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Abstract: SA-PO899

Roles for Type III Sodium-Dependent Phosphate Transporter, PiT-2, in Bone Development and Growth in Mice with Normal and Impaired Kidney Function

Session Information

  • Mineral Disease: CKD-Bone
    November 04, 2017 | Location: Hall H, Morial Convention Center
    Abstract Time: 10:00 AM - 10:00 AM

Category: Mineral Disease

  • 1203 Mineral Disease: CKD-Bone


  • Yamada, Shunsuke, University of Washington, Seattle, Washington, United States
  • Wallingford, Mary C., University of Washington, Seattle, Washington, United States
  • Cox, Timothy C, University of Washington, Seattle, Washington, United States
  • Giachelli, Cecilia M., University of Washington, Seattle, Washington, United States

Phosphate (Pi) is an essential component of bone and involved in normal bone development, growth, and homeostasis. The type III sodium-dependent phosphate transporters, PiT-1 and PiT-2, are expressed in bone but their exact functions remain unclear. In this study, the role of PiT-2 in bone homeostasis in normal and chronic kidney disease (CKD) mice was evaluated.


Global PiT-2 knockout (KO) and wild type (WT) male mice with intact kidneys were euthanized at 10 weeks of age and subjected to serum biochemical determination and micro CT analyses, which included measurement of bone length and bone mineral density (BMD) and calculation of static bone parameters. Furthermore, to determine the impact of PiT-2 deficiency on renal Pi handling, 10-week-old WT and PiT-2 heterozygous knockout (HET) female mice were subjected to 24-hour urine collection and serum measurement, followed by kidney collection. WT and PiT-2 HET mice also underwent two-step 5/6th nephrectomy and were subjected to micro CT analyses at 3 weeks after CKD induction.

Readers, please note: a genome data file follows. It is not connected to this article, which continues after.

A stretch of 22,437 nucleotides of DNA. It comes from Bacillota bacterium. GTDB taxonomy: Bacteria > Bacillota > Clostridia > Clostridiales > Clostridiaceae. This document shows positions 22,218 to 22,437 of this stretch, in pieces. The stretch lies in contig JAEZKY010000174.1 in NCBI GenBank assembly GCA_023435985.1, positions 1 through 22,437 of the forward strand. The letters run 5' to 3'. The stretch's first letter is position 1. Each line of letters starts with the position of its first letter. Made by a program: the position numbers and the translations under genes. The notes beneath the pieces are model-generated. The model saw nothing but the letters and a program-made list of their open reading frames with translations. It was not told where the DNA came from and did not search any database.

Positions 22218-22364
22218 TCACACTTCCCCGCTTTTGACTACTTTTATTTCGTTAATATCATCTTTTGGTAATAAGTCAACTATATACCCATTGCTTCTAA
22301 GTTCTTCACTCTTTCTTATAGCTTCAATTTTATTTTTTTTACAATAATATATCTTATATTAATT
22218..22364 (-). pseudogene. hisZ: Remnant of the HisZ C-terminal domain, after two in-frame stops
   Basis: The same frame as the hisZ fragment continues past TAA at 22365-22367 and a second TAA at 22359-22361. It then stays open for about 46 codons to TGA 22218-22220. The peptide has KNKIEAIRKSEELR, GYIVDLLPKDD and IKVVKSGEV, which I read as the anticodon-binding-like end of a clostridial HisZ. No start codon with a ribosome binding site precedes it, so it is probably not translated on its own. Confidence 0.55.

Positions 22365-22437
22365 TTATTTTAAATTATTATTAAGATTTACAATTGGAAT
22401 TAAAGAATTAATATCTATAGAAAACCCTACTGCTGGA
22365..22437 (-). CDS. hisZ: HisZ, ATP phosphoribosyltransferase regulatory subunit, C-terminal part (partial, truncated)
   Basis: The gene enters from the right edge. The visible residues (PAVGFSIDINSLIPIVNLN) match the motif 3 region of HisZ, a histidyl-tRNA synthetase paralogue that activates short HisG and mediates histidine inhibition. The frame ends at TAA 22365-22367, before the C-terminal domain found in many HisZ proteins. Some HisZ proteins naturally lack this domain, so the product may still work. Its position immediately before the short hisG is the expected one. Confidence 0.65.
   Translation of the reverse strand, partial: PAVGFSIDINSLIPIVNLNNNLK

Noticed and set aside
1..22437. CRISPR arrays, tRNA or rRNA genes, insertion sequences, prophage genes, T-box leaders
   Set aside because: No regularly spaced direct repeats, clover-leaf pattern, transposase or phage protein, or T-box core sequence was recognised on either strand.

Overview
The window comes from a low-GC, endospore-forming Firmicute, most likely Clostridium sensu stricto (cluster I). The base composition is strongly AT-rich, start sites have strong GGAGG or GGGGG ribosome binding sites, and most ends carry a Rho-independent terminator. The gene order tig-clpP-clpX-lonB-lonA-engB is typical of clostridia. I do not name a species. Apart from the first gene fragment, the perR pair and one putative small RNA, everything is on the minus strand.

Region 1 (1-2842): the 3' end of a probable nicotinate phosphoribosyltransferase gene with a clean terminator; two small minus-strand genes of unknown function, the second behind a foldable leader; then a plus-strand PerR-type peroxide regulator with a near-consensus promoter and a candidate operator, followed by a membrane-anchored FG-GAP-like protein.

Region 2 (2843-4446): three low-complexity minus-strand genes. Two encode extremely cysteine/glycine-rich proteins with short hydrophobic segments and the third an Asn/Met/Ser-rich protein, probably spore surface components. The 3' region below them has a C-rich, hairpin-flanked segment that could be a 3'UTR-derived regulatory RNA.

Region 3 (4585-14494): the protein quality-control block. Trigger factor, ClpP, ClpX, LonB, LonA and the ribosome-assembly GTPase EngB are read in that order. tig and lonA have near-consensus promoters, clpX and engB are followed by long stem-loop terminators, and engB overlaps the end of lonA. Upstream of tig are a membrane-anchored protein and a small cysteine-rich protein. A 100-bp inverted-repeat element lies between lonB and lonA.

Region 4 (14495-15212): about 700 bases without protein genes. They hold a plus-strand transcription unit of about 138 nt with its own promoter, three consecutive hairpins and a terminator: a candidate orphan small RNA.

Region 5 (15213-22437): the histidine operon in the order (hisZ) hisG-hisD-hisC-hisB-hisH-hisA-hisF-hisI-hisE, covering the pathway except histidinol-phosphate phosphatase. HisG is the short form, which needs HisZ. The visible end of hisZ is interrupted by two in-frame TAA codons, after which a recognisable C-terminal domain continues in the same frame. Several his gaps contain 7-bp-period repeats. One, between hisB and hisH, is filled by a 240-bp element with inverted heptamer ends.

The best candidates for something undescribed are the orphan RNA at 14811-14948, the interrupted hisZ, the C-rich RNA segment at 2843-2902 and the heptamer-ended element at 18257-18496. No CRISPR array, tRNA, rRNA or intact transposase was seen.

Bone length in PiT-2 KO mice was significantly shorter in femur, tibia, and vertebral column than the WT mice. BMD in systemic bones including mandibles and both trabecular and cortical bone of femurs were significantly lowered in the PiT-2 KO mice than the WT mice. When femurs were analyzed by micro CT, both cortical and trabecular bone thickness were decreased in the PiT-2 KO mice compared with the WT mice. No significant differences were observed in bone mineral density, serum calcium and Pi levels, kidney function, renal mRNA expression of SLC34A1 and SLC34A3, and fractional excretion of Pi between the WT and PiT-2 HET mice. However, in the setting of CKD and high Pi diet feeding, PiT-2 haploinsufficiency decreased trabecular bone volume and thickness but did not change cortical bone volume and had no effect on serum levels of creatinine, calcium, and Pi.


PiT-2 is required for bone development and growth under both normal kidney function and CKD, and enhancing its activity might provide benefits in CKD patients with bone disorders.


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